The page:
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Ingrid's trip to Costa Rica

Below are some of the best pictures from my January 2006 trip to Costa Rica.

Spanish School

I studied at ILISA for two weeks. I was very impressed with the school and all of my teachers. They were very friendly and professional. I had a great time and learned a lot.

The exterior of the school building
The interior of the school.
Graduation on Jan 20, 2006. Teachers are mostly on the right, students mostly on the left.

Home Stay

These are a few photos of the house I lived in. It was very nice by American standards. I had my own room and bathroom and got breakfast and dinner each day. My host family was very friendly.

The outside of the house.
My room
The living room / family room

National Theater

One of the afternoon school excursions was to the National Theater in downtown San Jose. It was built in 1897 with money from a tax on coffee and was quite impressive.

Entrance to the theater.
The main lobby.

Irazu Volcano and Lankaster Gardens

I took a one day trip to Irazu Volcano, Orosi Valley and Lankaster Gardens from Expediciones Tropicales. I got to see a lot of things during the day, and thought it was worth the trip.

The large crater at the Irazu Volcano. Notice the tiny people, who are still far above the crater.
View of the lake from the restaurant. This is a dammed lake, used to provide some of the country's large supply of hydroelectricity.
Flowers and view of the Orosi Valley
Some of the many orchids at Lankaster Gardens
Another of the many orchids at Lankaster Gardens

Coffee Farm

I had a chance to visit the small coffee farm of someone I know and learned about their family history with coffee and about growing and harvesting coffee. It was very interesting.

The front of the 65-year old house and similar vintage tractor. There aren't a lot of houses in Costa Rica that are so old. The house had been in their family since it was built by her great-grandfather.
Coffee beans drying. The family hired temporary workers to harvest the coffee, and sent the ripe (red) beans off to be processed as a premium product. These remaining beans they will dry and then sell for a lower price.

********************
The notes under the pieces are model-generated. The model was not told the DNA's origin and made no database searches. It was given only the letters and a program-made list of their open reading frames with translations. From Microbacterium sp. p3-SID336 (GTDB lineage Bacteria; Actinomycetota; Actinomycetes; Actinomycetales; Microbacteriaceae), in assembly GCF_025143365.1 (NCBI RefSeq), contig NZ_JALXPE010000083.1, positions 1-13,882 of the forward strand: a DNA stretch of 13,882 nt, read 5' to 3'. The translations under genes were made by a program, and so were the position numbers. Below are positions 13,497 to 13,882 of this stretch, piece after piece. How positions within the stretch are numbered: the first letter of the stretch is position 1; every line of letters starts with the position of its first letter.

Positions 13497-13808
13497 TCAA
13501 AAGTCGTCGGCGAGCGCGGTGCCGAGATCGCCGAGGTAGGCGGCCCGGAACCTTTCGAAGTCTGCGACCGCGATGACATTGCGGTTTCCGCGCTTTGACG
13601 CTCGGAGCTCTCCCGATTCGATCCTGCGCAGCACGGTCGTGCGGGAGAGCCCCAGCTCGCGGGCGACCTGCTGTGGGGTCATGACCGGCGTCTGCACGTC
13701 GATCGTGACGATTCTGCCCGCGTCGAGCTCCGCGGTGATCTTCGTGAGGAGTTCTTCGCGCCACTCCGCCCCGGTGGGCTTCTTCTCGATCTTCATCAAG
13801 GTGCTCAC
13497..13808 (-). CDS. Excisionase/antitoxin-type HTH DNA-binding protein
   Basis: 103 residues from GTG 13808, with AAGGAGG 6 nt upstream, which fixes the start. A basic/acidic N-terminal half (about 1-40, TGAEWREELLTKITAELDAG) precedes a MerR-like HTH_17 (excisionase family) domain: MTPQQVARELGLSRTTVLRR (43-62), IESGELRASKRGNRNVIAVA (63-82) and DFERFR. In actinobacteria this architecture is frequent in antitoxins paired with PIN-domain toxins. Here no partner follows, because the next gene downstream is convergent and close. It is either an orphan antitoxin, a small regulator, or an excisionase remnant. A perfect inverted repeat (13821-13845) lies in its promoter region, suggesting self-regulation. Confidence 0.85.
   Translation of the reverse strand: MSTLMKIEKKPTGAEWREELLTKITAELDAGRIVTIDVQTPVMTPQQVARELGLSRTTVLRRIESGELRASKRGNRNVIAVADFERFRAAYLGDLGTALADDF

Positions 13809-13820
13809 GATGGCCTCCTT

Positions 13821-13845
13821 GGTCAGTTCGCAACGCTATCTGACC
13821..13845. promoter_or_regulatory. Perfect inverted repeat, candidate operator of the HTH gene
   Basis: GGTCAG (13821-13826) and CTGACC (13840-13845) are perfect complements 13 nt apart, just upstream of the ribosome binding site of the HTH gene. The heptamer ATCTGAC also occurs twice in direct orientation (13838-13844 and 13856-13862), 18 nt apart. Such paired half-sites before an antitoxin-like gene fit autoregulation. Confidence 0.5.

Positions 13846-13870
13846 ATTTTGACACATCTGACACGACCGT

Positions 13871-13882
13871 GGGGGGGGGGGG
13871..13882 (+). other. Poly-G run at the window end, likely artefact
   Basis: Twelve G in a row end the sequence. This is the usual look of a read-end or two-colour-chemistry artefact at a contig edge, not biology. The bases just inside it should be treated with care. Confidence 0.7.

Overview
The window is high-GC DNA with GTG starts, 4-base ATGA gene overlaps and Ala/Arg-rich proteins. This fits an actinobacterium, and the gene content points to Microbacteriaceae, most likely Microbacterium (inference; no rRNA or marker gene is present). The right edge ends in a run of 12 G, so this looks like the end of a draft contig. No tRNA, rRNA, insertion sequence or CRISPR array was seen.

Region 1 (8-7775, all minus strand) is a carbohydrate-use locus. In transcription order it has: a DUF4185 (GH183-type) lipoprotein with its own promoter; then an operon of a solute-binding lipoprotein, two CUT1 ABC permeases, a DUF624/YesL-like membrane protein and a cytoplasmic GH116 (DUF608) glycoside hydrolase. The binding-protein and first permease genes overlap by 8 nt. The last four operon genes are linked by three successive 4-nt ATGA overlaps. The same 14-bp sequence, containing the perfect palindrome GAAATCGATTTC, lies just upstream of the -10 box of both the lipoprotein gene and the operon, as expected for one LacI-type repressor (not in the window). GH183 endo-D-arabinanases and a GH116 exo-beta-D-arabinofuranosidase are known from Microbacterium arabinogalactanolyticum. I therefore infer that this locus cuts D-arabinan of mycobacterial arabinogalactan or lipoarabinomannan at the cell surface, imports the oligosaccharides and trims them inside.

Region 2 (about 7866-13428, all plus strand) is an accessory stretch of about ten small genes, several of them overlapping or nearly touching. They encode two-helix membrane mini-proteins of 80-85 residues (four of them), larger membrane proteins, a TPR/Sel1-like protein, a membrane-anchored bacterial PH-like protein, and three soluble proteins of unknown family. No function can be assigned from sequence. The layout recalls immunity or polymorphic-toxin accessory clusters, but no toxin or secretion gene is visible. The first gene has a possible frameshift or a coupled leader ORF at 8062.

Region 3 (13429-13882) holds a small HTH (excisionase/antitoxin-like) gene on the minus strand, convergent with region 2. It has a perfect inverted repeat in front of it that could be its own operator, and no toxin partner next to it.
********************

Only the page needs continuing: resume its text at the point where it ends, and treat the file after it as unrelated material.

Some of the coffee plants growing on the lower-left. They had a nice diversity of other trees growing with the coffee, not just coffee plants like some farms.

Tortuguero National Park

I took a two-day trip up to Tortuguero National Park with Jungle Tom Safaris. I was amazed to see how many other visitors made the trek, although once we got up there, we didn't see many other people. Our guide, Fernando, who takes the Saturday-Sunday tours, was very good at spotting and identifying plants and animals.

We saw a huge variety of animals, but my camera wasn't up to the task of capturing many of them. Sunday morning I watched a spider monkey and toucans behind our hotel, and then we went out on the boat and saw howler monkeys, white-faced capuchin monkeys, egrets, herons, caimans, crocodiles, an iguana, basilisk lizards, black river turtles and more. It was very exciting. Below are a few of my better photos.

On the way up there we went through miles and miles of export banana plantations. We stopped to watch them wash and package the bananas. The whole banana growing process is still done mostly by hand.
Here was the smaller of the two boats we were on, which let us go down the smaller canals.
Here is one of the rare pictures I have of myself, with my new caiman friend. (I was sitting on the boat.)
It's hard to pick out just one scenery picture, but this is one of my favorite views of one of the Tortuguero canals.
A white-faced capuchin monkey. Not a great photo, but one of my better wildlife photos.
Spider monkeys. We saw a number of spider monkeys, including one that was hanging out in the trees behind our hotel. At least in this picture you can identify the monkeys.
A green basilisk lizard, missing some of its tail.
Some interesting things I found on a beach. On the left is a .... and on the right is a sea bean, also known as a hamburger bean, legume family, genus Mucuna, both on some sort of driftwood.

Sustainable Travel

I went to two interesting projects for the last couple of days of my trip. The first was Finca La Flor de Paraiso, a small farm and school a few hours out of San Jose. It was a beautiful place with many interesting people working and volunteering there. They grow vegetables, herbs, and have many different kinds of livestock.

Map of the farm, upper third is buildings and cultivated land, bottom two-thirds is forest regeneration area.
Reforested area, only 8 years after being pasture. Lots of pioneer species filling in.
A mot-mot in the botanical garden
The medicinal herb garden

The second place I visited was Nacientes Palmichal. They have a number of cool environmental projects. It was more of an adventure to get there than I expected, and I didn't arrange in advance to see their projects, but the lodge is beautiful, and I enjoyed my last day in Costa Rica exploring their paths.

The rushing stream near the lodge.
One of the many butterflies I saw.

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